QINGDAO, China—Cooper Tire & Rubber Co. has secured an alternative source of truck-bus radial tires, agreeing to purchase a 65 percent stake in China's Qingdao Ge Rui Da Rubber Co. Ltd. (GRT) for about $93 million.
The deal is pending customary regulatory approvals and is expected to close in the first half of 2016. Once complete, Cooper will rename the operation Cooper Qingdao Tire Co. Ltd. and source its Roadmaster radial truck and bus tires from its 1 million-sq.-ft. facility in Qingdao. The plant employs about 600 and has the capacity for 2.5 million to 3 million TBR tires annually.
Cooper did not disclose the facility's current capacity but said that it is producing several hundred thousand TBR tires now. The firm added that the facility could support an additional 2.5 million to 3 million passenger car tires annually under its current floor space if needed, with plenty of surrounding land to expand the facility should demand dictate.
The company already produces PSR tires in China at its Cooper (Kunshan) Tire Co. Ltd. subsidiary in Kunshan.
“This joint venture represents a great strategic fit within our existing and highly productive worldwide manufacturing network, allowing us to further optimize Cooper's global footprint and support growth in our regions,” said Roy Armes, Cooper's chairman, CEO and president.
The move gives Cooper an alternative source of TBR tires, at least until mid-2018. At that time, its off-take agreement with Prinx Chengshan (Shandong) Tire Co.—formerly Cooper's joint venture with Chengshan Group Co. Ltd.—will expire. However Armes said the firm could extend its agreement with PCT beyond its expiration date.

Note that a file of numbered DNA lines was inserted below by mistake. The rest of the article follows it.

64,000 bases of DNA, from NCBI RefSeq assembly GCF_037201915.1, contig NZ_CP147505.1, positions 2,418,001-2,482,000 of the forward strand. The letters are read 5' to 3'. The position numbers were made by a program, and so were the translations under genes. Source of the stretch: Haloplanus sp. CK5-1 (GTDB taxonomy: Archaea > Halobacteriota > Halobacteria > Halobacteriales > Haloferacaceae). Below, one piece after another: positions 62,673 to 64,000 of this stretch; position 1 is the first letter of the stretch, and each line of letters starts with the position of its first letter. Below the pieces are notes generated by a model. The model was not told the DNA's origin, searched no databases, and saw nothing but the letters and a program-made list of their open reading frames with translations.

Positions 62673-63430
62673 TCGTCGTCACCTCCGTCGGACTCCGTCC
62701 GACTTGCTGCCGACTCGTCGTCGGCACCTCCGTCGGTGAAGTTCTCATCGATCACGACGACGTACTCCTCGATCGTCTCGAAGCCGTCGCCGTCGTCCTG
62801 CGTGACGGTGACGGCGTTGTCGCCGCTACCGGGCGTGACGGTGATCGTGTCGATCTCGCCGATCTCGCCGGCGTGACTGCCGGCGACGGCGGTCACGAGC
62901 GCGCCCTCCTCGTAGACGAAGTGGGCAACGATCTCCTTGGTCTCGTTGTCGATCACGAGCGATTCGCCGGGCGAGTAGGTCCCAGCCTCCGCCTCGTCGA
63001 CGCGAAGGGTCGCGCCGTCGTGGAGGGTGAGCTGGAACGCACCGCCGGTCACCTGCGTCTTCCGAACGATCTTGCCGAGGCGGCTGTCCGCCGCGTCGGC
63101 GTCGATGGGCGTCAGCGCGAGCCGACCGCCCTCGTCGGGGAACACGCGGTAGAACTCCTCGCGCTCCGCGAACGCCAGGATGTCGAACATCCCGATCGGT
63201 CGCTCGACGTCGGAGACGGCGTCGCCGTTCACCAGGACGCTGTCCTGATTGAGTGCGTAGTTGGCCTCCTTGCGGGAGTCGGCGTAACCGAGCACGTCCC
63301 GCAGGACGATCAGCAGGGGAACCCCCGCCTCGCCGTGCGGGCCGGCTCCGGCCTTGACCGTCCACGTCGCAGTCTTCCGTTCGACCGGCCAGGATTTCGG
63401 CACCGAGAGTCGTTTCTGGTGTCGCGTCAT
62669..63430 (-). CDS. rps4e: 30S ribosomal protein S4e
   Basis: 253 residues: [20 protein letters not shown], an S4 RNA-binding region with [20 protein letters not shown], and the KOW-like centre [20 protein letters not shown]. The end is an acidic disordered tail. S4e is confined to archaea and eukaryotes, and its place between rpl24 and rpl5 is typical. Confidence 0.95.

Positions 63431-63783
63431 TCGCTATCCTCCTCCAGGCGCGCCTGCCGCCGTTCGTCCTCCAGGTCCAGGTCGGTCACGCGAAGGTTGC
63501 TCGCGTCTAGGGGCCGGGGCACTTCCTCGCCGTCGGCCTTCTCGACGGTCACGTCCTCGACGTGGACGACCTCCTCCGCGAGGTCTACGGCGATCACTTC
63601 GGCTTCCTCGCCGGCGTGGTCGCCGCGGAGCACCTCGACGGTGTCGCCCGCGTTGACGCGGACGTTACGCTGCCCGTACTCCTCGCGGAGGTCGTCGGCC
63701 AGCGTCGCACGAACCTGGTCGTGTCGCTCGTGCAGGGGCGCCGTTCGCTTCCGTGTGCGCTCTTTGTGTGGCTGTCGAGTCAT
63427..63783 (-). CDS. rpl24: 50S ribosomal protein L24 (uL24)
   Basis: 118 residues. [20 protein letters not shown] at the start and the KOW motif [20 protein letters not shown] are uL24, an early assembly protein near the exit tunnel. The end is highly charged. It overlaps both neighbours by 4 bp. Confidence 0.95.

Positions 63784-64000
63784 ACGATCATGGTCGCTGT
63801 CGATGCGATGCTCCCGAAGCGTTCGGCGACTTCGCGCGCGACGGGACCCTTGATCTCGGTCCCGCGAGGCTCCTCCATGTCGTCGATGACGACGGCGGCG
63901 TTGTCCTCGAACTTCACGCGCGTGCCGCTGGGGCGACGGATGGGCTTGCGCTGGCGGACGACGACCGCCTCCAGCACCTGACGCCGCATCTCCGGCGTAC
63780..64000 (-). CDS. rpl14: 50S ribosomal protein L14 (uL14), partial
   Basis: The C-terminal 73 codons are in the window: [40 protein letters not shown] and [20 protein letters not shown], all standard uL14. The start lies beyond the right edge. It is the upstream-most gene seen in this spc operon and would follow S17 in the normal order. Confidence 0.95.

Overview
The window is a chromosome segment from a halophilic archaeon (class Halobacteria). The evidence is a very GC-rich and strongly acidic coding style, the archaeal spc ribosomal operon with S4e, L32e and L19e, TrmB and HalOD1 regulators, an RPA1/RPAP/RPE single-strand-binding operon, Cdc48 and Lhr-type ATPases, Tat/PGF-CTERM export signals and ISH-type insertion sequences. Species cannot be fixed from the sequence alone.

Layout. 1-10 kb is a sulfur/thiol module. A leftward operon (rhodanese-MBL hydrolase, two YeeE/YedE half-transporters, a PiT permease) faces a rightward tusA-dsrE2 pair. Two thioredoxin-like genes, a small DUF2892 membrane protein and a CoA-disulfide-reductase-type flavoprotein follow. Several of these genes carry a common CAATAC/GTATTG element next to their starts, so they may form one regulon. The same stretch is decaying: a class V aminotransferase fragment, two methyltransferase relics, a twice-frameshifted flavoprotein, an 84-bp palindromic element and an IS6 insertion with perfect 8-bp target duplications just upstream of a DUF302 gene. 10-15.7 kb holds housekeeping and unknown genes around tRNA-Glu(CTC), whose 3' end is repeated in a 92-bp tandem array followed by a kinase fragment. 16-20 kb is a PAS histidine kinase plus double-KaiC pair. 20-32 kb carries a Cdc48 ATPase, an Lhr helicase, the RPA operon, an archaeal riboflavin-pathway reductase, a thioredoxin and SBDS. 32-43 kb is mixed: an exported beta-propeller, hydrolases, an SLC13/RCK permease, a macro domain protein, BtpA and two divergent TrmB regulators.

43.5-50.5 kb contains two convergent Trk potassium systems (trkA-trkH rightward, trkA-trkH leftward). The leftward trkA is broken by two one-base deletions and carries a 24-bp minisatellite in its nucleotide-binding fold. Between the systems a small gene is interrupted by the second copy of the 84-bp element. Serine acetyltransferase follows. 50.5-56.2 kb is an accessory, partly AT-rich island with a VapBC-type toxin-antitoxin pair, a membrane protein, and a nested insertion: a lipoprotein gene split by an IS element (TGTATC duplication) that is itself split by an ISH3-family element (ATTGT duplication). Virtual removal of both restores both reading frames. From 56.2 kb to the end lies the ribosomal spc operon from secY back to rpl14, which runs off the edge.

“We're going to honor our agreement with PCT, and we feel that we can do that while at the same time diverting some volume and business to GRT as we begin to ramp up,” Armes said. “PCT's done a very good job for us, and we don't have any complaints. This alternative source gives us the opportunity to mitigate any risks we may have there at this point in time. We don't see anything changing there.”
The executive stressed that while this move is not necessarily designed to replace the PCT volume, GRT has the capability of replacing it should Cooper opt to do so.
“We're not doing it just to replace everything at PCT,” Armes said. “What we are doing is giving ourselves an alternative source so we don't have all of our eggs in one basket. The size of GRT certainly would indicate that they could handle all of that volume from PCT. But there may be a rationale as to why we'd want to continue on with PCT when our agreement expires. I'm not sure what that would be at this time. They have been a very good supplier since we've sold our 65 percent. We don't have a reason to jump up and run away from them at this point in time.”